Grand Union and Bruntwood are working in partnership to offer opportunity for Artists to be in residence in Bruntwood’s Cornwall Buildings in Birmingham city centre each year.
Now in its third year, the scheme provides a free and specially designed studio space for artists who would be interested in working in residence within the frame and environment of another organisation. Artists Laura Cooper and JJ Guest are currently in residence at Cornwall Studio, producing new work and exhibitions, developing research and undertaking commissions.
As Birmingham approaches an unprecedented surge in growth, it is vital that the city’s arts and culture scene continues to be supported, as well as developing the city’s home-grown talent. Bruntwood is a leading property developer across the North of England and Birmingham. As a group, Bruntwood has a long-term commitment to creating thriving cities, and recognises that both arts and culture are key components to a city’s quality of life, as well as being powerful economic drivers.
Grand Union is committed to providing access to spaces for supporting and advocating for artistic practice in Birmingham and wider social contexts. This artist residency and studio space initiative, in partnership with Bruntwood, further compliments Grand Union’s existing provision of 12 artists’ studios, Modern Clay (a ceramics facility offering open access to artist and community groups in the region) as well as a Birmingham City University graduate scheme offering 4 graduates the opportunity to co-work and develop their emerging practice in a supported environment amongst other artist practices in the city.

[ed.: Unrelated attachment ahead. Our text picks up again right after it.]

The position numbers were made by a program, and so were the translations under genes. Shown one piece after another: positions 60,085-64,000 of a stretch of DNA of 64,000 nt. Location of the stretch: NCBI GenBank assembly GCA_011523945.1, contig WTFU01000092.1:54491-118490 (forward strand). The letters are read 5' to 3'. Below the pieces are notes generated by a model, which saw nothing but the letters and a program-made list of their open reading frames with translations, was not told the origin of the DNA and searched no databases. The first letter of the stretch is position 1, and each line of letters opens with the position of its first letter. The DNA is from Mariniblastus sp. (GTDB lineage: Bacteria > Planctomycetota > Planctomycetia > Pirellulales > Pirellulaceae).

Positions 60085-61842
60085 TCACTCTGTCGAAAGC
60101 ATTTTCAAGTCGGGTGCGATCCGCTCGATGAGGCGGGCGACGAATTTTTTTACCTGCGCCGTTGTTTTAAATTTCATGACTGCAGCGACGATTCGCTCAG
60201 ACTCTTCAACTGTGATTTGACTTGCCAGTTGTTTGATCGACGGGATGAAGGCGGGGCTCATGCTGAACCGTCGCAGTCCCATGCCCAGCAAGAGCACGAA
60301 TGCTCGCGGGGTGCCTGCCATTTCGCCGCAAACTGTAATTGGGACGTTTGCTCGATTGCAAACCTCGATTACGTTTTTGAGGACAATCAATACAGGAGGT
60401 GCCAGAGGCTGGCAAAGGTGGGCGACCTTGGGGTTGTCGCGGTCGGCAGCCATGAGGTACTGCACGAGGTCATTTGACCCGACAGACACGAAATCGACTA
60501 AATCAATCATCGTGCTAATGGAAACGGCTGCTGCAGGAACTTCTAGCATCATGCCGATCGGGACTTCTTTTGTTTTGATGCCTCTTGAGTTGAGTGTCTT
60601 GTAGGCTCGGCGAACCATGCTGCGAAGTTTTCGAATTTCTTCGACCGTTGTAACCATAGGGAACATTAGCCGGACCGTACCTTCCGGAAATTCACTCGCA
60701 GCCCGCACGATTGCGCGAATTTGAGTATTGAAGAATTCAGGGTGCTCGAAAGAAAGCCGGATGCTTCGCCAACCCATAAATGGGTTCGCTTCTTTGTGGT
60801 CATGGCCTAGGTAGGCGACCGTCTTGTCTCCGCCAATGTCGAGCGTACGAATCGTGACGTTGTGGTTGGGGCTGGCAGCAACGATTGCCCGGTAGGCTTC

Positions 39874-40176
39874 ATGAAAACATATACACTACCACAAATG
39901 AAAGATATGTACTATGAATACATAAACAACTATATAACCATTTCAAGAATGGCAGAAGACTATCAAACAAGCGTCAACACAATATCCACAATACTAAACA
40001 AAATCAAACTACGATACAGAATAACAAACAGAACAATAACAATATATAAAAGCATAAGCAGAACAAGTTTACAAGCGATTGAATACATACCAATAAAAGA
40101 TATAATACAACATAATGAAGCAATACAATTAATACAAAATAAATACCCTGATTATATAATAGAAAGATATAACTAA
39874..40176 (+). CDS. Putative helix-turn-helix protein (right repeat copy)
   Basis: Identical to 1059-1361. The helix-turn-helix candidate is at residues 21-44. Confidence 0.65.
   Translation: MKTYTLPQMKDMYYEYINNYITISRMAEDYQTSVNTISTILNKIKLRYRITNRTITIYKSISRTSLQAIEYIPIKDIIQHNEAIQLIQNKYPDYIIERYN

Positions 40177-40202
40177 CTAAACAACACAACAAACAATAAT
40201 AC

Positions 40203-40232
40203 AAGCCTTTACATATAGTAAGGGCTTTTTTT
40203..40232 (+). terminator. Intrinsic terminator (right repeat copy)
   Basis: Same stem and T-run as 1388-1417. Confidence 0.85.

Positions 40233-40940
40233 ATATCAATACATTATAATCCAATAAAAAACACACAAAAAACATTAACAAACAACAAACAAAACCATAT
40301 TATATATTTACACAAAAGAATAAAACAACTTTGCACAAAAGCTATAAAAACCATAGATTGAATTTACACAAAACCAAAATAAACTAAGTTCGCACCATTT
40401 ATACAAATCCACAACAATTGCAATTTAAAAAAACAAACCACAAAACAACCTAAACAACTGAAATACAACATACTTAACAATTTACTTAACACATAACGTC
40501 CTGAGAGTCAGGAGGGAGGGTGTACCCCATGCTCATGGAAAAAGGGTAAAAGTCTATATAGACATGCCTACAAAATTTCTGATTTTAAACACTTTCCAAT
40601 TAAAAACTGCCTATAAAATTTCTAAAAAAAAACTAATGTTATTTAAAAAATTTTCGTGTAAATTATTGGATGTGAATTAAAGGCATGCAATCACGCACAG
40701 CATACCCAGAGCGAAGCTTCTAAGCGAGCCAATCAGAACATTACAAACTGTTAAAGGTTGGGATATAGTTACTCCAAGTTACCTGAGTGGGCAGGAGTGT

Laura Cooper is a British artist and filmmaker. Through film, performance and installation, her work explores how we relate to others, reaching towards unknown territories, exploring the human-animal and attempting to inhabit a less anthropocentric reality.
Visit Laura’s website here
JJ Guest is a multidisciplinary artist who subverts images and objects associated with masculinity, reappropriating them to provide queer narratives. Working predominantly with industrial materials such as concrete and metal, the masculine form is presented as something constructed and disjointed as opposed to something inherently powerful.
Visit JJ’s website here